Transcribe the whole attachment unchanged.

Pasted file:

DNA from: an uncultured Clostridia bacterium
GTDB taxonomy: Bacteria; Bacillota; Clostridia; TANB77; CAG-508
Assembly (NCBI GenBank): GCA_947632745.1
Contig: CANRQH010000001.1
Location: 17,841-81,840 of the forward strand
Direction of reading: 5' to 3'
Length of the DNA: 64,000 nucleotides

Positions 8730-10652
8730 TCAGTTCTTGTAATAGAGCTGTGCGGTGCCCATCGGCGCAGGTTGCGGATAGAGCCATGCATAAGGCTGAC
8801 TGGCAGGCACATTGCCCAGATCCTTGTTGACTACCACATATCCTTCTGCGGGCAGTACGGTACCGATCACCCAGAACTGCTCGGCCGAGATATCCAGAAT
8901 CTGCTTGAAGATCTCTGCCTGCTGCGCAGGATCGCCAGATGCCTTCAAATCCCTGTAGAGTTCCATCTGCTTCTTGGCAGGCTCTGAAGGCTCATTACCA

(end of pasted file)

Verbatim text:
DNA from: an uncultured Clostridia bacterium
GTDB taxonomy: Bacteria; Bacillota; Clostridia; TANB77; CAG-508
Assembly (NCBI GenBank): GCA_947632745.1
Contig: CANRQH010000001.1
Location: 17,841-81,840 of the forward strand
Direction of reading: 5' to 3'
Length of the DNA: 64,000 nucleotides

Positions 8730-10652
8730 TCAGTTCTTGTAATAGAGCTGTGCGGTGCCCATCGGCGCAGGTTGCGGATAGAGCCATGCATAAGGCTGAC
8801 TGGCAGGCACATTGCCCAGATCCTTGTTGACTACCACATATCCTTCTGCGGGCAGTACGGTACCGATCACCCAGAACTGCTCGGCCGAGATATCCAGAAT
8901 CTGCTTGAAGATCTCTGCCTGCTGCGCAGGATCGCCAGATGCCTTCAAATCCCTGTAGAGTTCCATCTGCTTCTTGGCAGGCTCTGAAGGCTCATTACCA